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2nd Meeting – September 10

for next week’s meeting on September 17th…

  1. Complete a series of five or six, fine quality rubbings (dark tone, even, not smeared, no margins) in and around your home.

A series might be:

Floor surfaces

Textures containing circles

Things that are warm to the touch

Surfaces encountered in walking from the outside to your bedroom

Anything you think is a series

Bring these to class. We will talk about ways to perfect these, and on September 24th, we will mount these five drawings in a frame.

Demo Video of Frottage Drawing Process

  1. The Concepts + Origins of Light + Space Art

Do some research about this art form, the only one that was created in Southern California. Focus on one artist, anyone in this movement, and select one of their installations for study.


Origins? Philosophical roots. Why do you think this movement started when it did (early 70’s). Just an accident? Maybe the moment was right because…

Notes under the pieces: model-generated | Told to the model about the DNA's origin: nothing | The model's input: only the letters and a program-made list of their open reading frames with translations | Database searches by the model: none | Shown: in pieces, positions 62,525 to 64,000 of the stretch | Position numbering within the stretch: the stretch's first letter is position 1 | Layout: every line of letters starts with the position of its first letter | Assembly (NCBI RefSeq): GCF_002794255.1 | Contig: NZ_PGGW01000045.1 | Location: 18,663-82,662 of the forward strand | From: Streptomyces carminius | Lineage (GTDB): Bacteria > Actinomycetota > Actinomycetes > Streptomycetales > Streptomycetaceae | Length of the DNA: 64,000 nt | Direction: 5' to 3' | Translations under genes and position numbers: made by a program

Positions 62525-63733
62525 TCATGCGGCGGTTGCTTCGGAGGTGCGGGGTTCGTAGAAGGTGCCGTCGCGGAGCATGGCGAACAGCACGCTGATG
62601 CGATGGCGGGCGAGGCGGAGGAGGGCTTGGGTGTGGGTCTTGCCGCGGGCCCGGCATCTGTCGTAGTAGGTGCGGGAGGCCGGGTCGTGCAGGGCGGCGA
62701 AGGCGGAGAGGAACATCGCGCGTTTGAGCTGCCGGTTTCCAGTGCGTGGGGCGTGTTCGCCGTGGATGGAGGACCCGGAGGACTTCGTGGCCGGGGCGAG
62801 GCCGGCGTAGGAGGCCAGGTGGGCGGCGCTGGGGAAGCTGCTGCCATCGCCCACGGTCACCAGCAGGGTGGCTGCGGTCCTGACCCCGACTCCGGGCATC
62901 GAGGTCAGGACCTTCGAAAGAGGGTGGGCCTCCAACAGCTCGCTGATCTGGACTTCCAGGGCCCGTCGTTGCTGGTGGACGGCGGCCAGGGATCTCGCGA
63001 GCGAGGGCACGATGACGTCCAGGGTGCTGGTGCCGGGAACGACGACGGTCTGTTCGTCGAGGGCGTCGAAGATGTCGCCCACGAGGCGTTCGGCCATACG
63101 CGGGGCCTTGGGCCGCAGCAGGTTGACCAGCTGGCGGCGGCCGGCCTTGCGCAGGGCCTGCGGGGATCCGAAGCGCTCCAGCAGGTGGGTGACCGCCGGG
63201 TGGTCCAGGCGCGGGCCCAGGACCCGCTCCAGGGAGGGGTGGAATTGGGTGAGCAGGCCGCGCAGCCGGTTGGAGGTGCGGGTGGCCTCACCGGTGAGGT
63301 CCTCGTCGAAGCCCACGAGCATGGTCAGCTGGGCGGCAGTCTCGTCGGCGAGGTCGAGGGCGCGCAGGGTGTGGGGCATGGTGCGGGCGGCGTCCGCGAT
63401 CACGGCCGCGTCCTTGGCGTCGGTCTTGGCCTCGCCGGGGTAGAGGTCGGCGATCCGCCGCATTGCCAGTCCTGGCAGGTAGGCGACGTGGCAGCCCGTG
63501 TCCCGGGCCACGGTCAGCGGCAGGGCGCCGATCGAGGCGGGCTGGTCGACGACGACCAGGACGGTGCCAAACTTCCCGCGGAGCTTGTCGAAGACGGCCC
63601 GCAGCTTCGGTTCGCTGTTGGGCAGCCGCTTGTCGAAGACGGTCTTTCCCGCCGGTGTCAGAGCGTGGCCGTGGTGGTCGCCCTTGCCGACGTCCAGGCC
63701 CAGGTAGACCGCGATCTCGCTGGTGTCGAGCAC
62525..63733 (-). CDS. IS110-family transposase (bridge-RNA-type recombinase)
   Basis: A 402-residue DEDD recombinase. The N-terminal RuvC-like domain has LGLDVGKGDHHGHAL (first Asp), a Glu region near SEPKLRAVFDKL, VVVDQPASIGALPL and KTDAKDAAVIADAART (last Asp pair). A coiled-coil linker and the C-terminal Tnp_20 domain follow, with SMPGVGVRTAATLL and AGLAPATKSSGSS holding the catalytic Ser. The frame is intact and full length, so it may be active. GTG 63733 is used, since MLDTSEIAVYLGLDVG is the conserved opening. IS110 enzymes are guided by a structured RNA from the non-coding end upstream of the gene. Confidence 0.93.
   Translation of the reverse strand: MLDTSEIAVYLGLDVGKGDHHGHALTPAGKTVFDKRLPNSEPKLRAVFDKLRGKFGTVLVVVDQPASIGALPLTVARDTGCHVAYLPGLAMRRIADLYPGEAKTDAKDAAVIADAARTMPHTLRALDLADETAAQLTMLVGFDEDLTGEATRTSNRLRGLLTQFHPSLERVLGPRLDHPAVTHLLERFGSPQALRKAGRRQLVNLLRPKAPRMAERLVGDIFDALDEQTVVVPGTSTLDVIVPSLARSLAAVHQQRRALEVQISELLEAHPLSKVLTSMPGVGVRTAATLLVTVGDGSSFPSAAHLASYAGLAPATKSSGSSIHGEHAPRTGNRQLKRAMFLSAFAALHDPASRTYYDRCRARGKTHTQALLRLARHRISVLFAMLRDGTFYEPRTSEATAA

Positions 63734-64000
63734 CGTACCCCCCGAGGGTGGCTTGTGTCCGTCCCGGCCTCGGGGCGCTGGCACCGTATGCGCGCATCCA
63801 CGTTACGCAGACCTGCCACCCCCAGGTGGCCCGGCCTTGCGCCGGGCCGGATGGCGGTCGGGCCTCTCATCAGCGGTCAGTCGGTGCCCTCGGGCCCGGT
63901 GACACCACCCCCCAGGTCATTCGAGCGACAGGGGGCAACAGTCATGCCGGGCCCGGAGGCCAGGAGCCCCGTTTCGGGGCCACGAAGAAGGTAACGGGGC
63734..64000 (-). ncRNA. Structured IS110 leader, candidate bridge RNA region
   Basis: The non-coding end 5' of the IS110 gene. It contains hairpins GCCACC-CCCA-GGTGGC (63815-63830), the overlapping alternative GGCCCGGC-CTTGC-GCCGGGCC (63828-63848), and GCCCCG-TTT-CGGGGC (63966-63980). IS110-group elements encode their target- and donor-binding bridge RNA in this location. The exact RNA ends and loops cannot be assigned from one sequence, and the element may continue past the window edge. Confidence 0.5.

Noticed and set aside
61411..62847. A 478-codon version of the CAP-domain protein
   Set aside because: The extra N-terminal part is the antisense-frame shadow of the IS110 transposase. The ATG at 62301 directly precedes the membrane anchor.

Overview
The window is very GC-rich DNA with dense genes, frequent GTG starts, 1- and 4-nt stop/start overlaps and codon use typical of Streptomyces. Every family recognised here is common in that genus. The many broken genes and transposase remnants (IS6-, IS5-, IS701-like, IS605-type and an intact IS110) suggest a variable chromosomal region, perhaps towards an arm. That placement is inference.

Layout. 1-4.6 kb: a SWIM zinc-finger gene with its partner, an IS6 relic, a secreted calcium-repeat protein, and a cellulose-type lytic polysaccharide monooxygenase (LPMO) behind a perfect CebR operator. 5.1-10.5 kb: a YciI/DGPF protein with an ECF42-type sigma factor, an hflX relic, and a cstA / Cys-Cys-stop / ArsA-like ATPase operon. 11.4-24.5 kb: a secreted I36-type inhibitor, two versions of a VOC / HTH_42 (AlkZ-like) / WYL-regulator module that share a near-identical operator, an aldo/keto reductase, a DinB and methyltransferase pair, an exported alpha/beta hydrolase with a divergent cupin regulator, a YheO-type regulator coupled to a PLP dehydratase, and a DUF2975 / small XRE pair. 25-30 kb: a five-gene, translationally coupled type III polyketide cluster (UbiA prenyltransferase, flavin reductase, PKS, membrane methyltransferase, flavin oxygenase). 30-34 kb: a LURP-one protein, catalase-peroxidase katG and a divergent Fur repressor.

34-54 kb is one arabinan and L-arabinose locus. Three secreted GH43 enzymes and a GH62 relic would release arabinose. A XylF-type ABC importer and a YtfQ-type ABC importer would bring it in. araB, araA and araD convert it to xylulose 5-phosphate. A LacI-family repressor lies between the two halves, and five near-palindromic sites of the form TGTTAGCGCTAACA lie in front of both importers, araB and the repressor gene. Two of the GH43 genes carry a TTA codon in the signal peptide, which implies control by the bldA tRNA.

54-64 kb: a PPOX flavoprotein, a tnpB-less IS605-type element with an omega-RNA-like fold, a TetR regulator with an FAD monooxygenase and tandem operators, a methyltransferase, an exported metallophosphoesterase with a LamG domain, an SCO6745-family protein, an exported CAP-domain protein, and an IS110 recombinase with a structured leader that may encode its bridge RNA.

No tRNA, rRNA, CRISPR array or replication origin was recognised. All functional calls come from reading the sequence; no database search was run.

Bring this preliminary research, and an image of the artwork you focused on to class.

BE PREPARED as we will meet in teams to share this information. The teams will then collaborate on the creation of a document which synthesizes the information of each team member.

3) Visit www.voicethread.com

There is a new thread for this week’s meeting which contains:

  • a review of the possible origins of Robert Irwin’s move from painting into a new form of art-making.
  • a question related to the experience of making the texture drawings (frottage process).
  • a place to leave a brief description of the Light & Space artist you chose to focus on.

Complete the Vthread comments by midnight, Wednesday, September 15th.


Tips for using VoiceThread:

  1. Typical comment 30-45 seconds long.
  2. Be spontaneous, but don’t ramble on.
  3. Usually it’s best to limit the comment to one concept. You can always add a second comment, if you have another point.
  4. Listen, and react to what others have already said in the thread.
  5. Feel free to be very opinionated, and specific about your interpretation of an image.

About the image in this post: Gerhard Richter, Watercolor, 1988.